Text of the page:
A serial Connection for R

April 26, 2010
By

(This article was first published on BioStatMatt » R, and kindly contributed to R-bloggers)

***UPDATED: June 3, 2010 – revert name from “tty” to “serial“, R version (2.11.1)***

I’m working on a patch for R (currently 2.11.1) that adds a serial connection feature for POSIX systems (i.e. Linux, Mac OS X, …). The serial connection works like the other connections. For example, the following code opens, writes a single byte, and closes a serial device

> con <- serial("/dev/ttyUSB0", "r+b")
> con
   description          class           mode           text         opened
"/dev/ttyUSB0"       "serial"          "r+b"       "binary"       "opened"
      can read      can write       baudrate       charsize       stopbits
         "yes"          "yes"         "9600"            "8"            "1"
        parity        readmin       readtime      startstop      startchar
           "N"            "0"            "0"        "FALSE"           "11"
      stopchar
          "13"
> writeBin(charToRaw("xff"), con)
> flush(con)
> close(con)

The serial connection supports modifying serial port parameters, including input/output baud rates, character size, number of stop bits, parity, blocking, and start/stop flow control. For instance, to open a serial connection with input and output baud rate set to 38400 use

...
> con <- serial("/dev/ttyS0", "r+b", baudrate=38400L)
...

The rest of this post is a HOW TO for applying, configuring, and compiling the patch on a POSIX system so that you can use the serial connection! There are two ways to apply the patch, the second (Elegant) requires a little more work than the first (Hack) , but is the recommended route.

Hack Patch Job

  1. This method is a hack because it doesn’t require you to use autoconf, or any of the other autotools. These tools are used to build a new configure script and config.h.in files. The new configure script and config.h.in files are simply bundled with the patch. However, you will need the patch and make programs, and a compiler suite (e.g. GNU tool-chain). If you use Debian or Ubuntu Linux you can get the GNU tool-chain using
    $ aptitude install build-essential
  2. The next step is to download and unpackage the R 2.11.1 source files, download the patch, and apply the patch. From a shell (replacing lib.stat.cmu.edu with your favorite CRAN mirror)
    $ cd /usr/src/
    $ wget http://lib.stat.cmu.edu/CRAN/src/base/R-2/R-2.11.1.tar.gz
    $ tar -xvzf R-2.11.1.tar.gz
    $ cp -r R-2.11.1 R-2.11.1-serial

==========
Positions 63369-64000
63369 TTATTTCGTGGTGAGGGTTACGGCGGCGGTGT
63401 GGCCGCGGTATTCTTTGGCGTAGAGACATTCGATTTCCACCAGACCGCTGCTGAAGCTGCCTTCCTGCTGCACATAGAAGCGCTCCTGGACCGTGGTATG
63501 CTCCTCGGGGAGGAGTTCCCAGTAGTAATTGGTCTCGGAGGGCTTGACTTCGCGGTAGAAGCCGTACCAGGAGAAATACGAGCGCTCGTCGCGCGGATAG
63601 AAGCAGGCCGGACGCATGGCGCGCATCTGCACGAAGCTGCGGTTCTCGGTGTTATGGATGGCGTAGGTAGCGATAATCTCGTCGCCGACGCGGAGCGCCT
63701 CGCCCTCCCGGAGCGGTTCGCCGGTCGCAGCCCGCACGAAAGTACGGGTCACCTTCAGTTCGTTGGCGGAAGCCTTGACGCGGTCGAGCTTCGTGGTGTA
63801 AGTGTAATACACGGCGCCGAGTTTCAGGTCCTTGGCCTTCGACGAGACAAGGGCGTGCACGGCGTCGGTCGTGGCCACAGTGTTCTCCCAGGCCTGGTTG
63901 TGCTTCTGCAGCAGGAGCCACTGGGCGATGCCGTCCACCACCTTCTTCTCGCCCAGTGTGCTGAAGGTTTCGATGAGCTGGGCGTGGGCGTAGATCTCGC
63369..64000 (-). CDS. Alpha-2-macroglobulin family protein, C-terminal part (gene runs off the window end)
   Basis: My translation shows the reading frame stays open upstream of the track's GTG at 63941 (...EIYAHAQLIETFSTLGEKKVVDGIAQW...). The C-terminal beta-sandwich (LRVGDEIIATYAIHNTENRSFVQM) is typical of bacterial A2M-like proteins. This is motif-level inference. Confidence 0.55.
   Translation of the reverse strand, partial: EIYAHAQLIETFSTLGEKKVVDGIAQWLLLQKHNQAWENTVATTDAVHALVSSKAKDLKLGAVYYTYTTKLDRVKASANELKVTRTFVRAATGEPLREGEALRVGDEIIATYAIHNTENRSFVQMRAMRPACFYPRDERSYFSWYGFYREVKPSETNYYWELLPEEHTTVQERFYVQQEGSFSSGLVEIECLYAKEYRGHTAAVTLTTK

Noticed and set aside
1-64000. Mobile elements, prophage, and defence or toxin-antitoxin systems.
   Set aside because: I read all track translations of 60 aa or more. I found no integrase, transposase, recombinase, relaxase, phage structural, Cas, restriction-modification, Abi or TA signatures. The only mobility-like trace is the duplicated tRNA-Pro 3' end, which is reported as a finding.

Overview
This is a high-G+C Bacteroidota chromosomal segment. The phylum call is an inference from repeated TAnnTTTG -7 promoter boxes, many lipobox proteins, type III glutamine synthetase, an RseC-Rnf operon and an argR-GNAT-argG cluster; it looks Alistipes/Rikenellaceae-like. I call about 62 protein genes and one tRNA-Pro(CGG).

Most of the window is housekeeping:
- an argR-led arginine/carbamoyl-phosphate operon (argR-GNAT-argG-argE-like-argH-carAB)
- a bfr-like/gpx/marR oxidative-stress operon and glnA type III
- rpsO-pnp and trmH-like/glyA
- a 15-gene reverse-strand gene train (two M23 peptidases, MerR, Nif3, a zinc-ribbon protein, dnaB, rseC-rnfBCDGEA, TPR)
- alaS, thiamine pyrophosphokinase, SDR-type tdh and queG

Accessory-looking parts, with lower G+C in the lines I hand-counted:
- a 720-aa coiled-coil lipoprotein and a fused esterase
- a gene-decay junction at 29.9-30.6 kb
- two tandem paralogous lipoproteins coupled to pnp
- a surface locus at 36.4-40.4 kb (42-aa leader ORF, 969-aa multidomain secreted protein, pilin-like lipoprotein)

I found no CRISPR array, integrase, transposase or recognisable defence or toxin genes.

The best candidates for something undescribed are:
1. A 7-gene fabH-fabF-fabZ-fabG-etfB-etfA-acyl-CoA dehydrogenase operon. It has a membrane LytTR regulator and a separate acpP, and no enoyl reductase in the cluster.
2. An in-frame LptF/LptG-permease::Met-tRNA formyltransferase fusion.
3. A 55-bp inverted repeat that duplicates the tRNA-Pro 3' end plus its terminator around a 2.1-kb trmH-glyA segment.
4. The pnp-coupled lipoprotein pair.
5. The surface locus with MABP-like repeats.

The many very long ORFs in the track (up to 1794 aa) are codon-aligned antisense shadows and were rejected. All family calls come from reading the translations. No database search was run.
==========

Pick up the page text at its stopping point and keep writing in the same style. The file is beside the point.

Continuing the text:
$ cd R-2.11.1-serial/
    $ wget http://biostatmatt.com/R/R-2.11.1-serial+conf.patch
    $ patch -p4 < R-2.11.1-serial+conf.patch
  3. The last step is to configure, build, and optionally install the patched version of R. If you don’t want to install, you can still use the patched executables in the bin/ directory. From the shell
    $ ./configure
    $ make
    $ make install
    

Elegant Patch Job

  1. Applying the patch requires that you have autoconf, automake, m4, and libtool to update the configuration script. R version 2.11.1 uses autoconf version 2.65, and earlier versions may not work properly. I recommend installing the most recent versions of each of these tools. You can download the sources for each of these tools from the GNU website. Installation of the autotools involves a series of ./configure, make, and make install commands. However detailed instructions are given in the source packages. In addition to the autotools, you will need the patch and make programs, and a compiler suite (e.g. GNU tool-chain). If you use Debian or Ubuntu Linux you can get the GNU tool-chain using
    $ aptitude install build-essential
  2. The next step is to download and unpackage the R 2.11.1 source files, download the patch, and apply the patch. From a shell (replacing lib.stat.cmu.edu with your favorite CRAN mirror)
    $ cd /usr/src/
    $ wget http://lib.stat.cmu.edu/CRAN/src/base/R-2/R-2.11.1.tar.gz
    $ tar -xvzf R-2.11.1.tar.gz
    $ cp -r R-2.11.1 R-2.11.1-serial
    $ cd R-2.11.1-serial/
    $ wget http://biostatmatt.com/R/R-2.11.1-serial.patch
    $ patch -p4 < R-2.11.1-serial.patch
    
  3. The next step is to rebuild the configure script using autoreconf. From the shell
    $ autoreconf -I m4
    
  4. The last step is to configure, build, and optionally install the patched version of R. If you don’t want to install, you can still use the patched executables in the bin/ directory. From the shell
    $ ./configure
    $ make
    $ make install
    

Disclaimer

This patch is free software: you can redistribute it and/or modify
it under the terms of the GNU General Public License as published by
the Free Software Foundation, either version 2 of the License, or
(at your option) any later version.

This patch is distributed in the hope that it will be useful,
but WITHOUT ANY WARRANTY; without even the implied warranty of
MERCHANTABILITY or FITNESS FOR A PARTICULAR PURPOSE. See the
GNU General Public License for more details.

You should have received a copy of the GNU General Public License
along with this patch. If not, see http://www.gnu.org/licenses/.

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